|May 29, 2019|
Scientists investigate new materials for Li-ion batteries of miniature sensors(Nanowerk News) Researchers of Peter the Great St.Petersburg Polytechnic University (SPbPU) are developing new materials for solid-state thin-film Li-ion batteries for micro and nanodevices. The first stage of the project was successfully completed at the laboratory "Functional Materials" of the Institute of Metallurgy, Mechanical Engineering, and Transport SPbPU.
|Part of the results obtained at the first stage of the project was published in the journal Coatings ("Atomic Layer Deposition of NiO to Produce Active Material for Thin-Film Lithium-Ion Batteries").|
|The authors suggested using a new pair of reagents to obtain the electrode materials based on nickel oxide. Researchers studied the fundamental processes taking place during the charge and discharge processes of thin-film material.|
|Researchers develop new materials for solid-state thin-film Li-ion batteries for micro and nanodevices by Atomic Layer Deposition. (Image: Peter the Great St.Petersburg Polytechnic University)|
|It should be noted that the lithium-ion batteries are used not only in phones and laptops but also in the whole class of micro and nanodevices such as wireless sensors, pacemakers and etc. These devices, usually, operate using thin-film current sources.|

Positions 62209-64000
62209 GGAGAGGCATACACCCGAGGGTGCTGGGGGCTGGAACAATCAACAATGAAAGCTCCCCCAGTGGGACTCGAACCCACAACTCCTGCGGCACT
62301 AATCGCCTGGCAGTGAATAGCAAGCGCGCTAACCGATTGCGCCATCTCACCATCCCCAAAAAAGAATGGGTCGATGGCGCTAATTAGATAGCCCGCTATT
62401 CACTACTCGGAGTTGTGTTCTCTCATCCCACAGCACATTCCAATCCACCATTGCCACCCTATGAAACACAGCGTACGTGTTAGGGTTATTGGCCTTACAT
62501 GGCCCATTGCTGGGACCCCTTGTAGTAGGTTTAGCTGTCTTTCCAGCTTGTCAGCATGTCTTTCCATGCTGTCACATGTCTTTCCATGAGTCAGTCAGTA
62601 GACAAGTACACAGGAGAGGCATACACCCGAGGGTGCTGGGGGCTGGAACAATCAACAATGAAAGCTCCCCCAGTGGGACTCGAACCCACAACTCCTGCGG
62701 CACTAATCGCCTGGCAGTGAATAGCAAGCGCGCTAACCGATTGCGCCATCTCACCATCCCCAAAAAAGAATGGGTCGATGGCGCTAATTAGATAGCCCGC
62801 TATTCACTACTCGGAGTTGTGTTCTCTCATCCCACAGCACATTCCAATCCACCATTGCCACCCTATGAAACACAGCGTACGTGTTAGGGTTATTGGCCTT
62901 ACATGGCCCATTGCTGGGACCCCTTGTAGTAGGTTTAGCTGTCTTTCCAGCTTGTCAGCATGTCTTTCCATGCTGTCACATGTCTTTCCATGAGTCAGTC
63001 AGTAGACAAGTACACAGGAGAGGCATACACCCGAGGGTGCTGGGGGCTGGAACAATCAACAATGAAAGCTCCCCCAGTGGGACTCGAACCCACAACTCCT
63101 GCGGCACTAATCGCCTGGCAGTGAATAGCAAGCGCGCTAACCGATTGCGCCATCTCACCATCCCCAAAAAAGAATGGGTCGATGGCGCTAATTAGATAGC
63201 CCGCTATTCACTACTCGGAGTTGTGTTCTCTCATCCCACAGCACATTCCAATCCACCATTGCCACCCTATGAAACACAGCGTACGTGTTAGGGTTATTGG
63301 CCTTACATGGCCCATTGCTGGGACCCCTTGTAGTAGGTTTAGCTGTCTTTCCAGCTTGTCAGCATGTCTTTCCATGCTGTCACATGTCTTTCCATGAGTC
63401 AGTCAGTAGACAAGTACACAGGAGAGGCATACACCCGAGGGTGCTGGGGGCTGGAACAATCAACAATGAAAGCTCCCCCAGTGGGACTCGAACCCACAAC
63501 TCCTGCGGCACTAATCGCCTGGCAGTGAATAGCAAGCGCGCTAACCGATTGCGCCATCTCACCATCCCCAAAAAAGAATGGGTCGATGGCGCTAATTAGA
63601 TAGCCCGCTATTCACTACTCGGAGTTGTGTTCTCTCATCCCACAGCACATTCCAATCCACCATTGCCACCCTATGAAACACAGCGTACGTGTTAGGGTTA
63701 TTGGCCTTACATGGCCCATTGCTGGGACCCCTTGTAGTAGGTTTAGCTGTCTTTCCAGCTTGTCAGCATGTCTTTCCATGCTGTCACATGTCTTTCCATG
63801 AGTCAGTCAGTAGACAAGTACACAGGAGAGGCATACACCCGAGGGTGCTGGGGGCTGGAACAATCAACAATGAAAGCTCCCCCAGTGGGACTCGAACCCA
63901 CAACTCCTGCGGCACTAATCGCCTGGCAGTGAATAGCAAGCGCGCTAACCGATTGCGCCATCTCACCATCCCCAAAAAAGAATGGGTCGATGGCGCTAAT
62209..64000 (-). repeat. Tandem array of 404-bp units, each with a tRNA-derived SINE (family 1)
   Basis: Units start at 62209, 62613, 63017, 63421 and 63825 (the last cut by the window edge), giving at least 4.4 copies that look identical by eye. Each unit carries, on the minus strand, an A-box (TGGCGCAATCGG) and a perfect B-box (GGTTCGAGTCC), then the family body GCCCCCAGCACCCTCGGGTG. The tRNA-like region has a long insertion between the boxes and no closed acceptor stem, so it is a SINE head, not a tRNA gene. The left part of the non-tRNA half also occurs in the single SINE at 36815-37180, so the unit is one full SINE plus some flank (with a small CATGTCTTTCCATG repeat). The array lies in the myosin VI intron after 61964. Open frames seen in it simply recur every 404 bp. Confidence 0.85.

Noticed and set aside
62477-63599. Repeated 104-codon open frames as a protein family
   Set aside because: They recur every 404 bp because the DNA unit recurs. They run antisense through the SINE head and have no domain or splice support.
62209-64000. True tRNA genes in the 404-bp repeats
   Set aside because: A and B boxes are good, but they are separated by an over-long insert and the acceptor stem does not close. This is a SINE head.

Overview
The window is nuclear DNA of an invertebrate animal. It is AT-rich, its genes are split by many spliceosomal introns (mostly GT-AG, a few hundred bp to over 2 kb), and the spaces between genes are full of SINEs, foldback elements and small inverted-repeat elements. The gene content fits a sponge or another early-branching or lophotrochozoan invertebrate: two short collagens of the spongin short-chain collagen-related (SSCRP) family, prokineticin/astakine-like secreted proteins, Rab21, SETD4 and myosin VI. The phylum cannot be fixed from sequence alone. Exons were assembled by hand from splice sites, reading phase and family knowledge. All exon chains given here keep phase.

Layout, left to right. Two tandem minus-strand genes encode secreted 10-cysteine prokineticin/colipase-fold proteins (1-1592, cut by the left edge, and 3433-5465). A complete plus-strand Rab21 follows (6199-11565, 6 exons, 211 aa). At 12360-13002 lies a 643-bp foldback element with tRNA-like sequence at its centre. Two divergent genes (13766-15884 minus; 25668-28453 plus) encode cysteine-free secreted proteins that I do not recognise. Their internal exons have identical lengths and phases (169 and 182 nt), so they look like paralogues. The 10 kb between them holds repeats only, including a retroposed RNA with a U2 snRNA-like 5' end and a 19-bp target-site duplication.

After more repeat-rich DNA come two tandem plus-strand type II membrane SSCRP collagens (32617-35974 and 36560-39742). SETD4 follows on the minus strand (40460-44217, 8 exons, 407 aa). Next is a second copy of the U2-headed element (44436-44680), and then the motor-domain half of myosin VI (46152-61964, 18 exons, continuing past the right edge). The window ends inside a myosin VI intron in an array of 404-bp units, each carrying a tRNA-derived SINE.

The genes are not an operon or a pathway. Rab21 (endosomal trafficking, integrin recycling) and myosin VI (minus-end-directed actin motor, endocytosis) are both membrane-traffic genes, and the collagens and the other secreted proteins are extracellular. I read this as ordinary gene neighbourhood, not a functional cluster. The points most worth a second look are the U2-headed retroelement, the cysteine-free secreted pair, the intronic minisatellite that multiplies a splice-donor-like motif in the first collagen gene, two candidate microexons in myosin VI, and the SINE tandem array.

|The smaller the device, the thinner the power source is required. Therefore, the materials should have improved electrochemical characteristics to operate longer without additional charge.|
|"In the frames of the RScF project, we obtained an electrode material based on nickel oxide by atomic layer deposition (ALD) using new processes. We demonstrated its possible application in Li-ion batteries by studying its electrochemical features. In the future, we are planning to improve the materials of electrodes for thin-film batteries. It will bring us closer to a prototype of a solid-state thin-film Li-ion battery produced by ALD. I suppose that the positive results undoubtedly will be interesting for commercial application", says Maxim Maximov, leading researcher of the laboratory "Functional Materials" of the Institute of Metallurgy, Mechanical Engineering and Transport SPbPU.|
|Source: Peter the Great Saint-Petersburg Polytechnic University|
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